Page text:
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A Father’s War, a Son’s Toxic InheritanceStephen Katz’s estranged father was exposed to Agent Orange in Vietnam. Now the photographer wonders if that caused his own health problems.
By Stephen M. Katz
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The package also delivered a warning: A handwritten note attached to a stack of Veterans Affairs medical records. During the war, before I was born, Al had sprayed Agent Orange along riverbanks in Vietnam, often soaking his uniform in the herbicide. The exposure, he wrote, had caused him serious health problems, including a neurological disorder, and he believed it also might have harmed me.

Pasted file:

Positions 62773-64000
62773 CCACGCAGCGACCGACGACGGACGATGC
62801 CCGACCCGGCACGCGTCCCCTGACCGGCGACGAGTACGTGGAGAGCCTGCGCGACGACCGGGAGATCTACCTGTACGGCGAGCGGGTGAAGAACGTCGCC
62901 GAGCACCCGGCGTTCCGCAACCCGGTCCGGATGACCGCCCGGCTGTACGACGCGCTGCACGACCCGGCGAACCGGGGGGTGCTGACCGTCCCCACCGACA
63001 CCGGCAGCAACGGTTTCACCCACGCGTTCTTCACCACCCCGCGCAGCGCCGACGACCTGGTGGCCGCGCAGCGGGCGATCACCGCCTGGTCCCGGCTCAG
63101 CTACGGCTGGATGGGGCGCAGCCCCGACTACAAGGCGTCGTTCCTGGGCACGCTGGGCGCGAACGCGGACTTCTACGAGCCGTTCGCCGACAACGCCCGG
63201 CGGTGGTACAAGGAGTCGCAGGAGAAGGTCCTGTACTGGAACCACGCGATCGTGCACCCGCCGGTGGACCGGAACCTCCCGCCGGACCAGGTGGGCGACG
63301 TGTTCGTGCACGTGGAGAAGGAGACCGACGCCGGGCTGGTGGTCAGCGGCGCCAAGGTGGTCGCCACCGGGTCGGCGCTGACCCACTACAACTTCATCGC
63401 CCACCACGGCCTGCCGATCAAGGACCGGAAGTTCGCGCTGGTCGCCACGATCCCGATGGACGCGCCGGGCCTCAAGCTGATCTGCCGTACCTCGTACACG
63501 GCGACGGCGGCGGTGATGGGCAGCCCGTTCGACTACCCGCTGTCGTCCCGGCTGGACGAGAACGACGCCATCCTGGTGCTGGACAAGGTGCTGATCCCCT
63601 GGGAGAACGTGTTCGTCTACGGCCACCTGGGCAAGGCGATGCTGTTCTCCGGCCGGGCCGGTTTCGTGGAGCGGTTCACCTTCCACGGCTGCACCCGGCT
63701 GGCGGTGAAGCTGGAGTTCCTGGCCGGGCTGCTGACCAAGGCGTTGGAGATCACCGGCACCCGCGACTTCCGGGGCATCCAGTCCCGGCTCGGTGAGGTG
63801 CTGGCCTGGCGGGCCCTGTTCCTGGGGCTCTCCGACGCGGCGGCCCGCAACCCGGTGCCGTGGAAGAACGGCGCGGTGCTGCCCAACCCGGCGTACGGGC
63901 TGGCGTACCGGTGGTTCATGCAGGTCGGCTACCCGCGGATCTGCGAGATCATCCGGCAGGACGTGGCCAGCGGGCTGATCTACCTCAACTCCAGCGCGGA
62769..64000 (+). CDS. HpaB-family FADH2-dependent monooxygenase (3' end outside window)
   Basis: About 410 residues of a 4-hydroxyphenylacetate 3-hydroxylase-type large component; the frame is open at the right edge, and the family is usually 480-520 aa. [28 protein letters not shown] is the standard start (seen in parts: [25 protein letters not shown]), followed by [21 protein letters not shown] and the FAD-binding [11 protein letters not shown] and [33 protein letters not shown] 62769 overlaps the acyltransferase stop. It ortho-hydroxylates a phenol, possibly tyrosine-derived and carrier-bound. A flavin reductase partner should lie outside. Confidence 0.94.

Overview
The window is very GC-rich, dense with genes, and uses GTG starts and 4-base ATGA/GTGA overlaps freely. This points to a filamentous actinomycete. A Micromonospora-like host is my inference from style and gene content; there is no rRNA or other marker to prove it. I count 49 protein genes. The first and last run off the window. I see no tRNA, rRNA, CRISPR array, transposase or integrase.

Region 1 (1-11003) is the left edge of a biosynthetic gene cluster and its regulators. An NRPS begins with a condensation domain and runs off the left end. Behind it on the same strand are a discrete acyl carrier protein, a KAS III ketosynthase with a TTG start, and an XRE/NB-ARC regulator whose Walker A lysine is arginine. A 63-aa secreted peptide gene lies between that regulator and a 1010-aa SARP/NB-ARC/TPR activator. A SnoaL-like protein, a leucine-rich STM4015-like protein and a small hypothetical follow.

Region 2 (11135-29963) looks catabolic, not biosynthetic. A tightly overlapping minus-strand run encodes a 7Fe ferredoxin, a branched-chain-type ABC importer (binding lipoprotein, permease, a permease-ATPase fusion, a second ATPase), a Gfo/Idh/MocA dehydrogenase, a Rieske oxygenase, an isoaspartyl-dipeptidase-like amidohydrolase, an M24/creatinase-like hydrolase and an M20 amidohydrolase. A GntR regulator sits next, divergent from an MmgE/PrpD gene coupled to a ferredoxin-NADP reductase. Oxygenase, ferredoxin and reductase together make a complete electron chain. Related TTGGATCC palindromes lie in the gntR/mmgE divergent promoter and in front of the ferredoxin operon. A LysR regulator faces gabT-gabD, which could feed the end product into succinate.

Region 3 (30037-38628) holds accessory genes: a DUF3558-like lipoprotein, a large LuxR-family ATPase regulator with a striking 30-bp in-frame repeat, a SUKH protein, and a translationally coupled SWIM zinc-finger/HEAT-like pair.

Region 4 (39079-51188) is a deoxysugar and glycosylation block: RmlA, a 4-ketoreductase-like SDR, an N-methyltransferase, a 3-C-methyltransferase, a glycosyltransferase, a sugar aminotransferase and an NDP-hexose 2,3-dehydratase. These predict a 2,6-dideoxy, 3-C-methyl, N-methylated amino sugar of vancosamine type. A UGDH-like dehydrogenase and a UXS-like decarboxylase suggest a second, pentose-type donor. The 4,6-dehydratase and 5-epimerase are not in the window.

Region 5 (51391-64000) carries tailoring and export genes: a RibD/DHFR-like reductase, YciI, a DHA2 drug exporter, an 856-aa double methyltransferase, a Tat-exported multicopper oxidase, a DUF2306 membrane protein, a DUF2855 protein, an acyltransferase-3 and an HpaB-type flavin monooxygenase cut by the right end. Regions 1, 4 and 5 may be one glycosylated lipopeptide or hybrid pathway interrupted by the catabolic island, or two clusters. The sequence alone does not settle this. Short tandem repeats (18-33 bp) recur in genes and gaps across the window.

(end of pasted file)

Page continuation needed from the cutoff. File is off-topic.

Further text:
My mind raced as I thought of my own troubled medical history. A heart defect diagnosed at birth. An underactive thyroid. Problems with my nervous and immune systems. More recently, Type 2 diabetes, hypertension, and a nerve disorder that severely limits the use of my right hand.
I’m now 46. A lean 6-foot–2 and 190 pounds. I don’t smoke. I try to eat healthy. But the number of pills I swallow every day would make you think I’m twice that age. As a teenager, I was sick so often, I joked that my healthy brother and I couldn’t be related. He’d been born before the war, before Agent Orange.“There really is nothing that can be done now, as far as I know,” Al had written in 2009, “except be aware of the ravages of A.O.”
What my father didn’t know was that I’d already become familiar with Agent Orange and its consequences.
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When I read this I shudder at the human casualties caused by this “weapon”.
Talk about “friendly fire” and “collateral damage”.
At the very least, the damage should be assessed.
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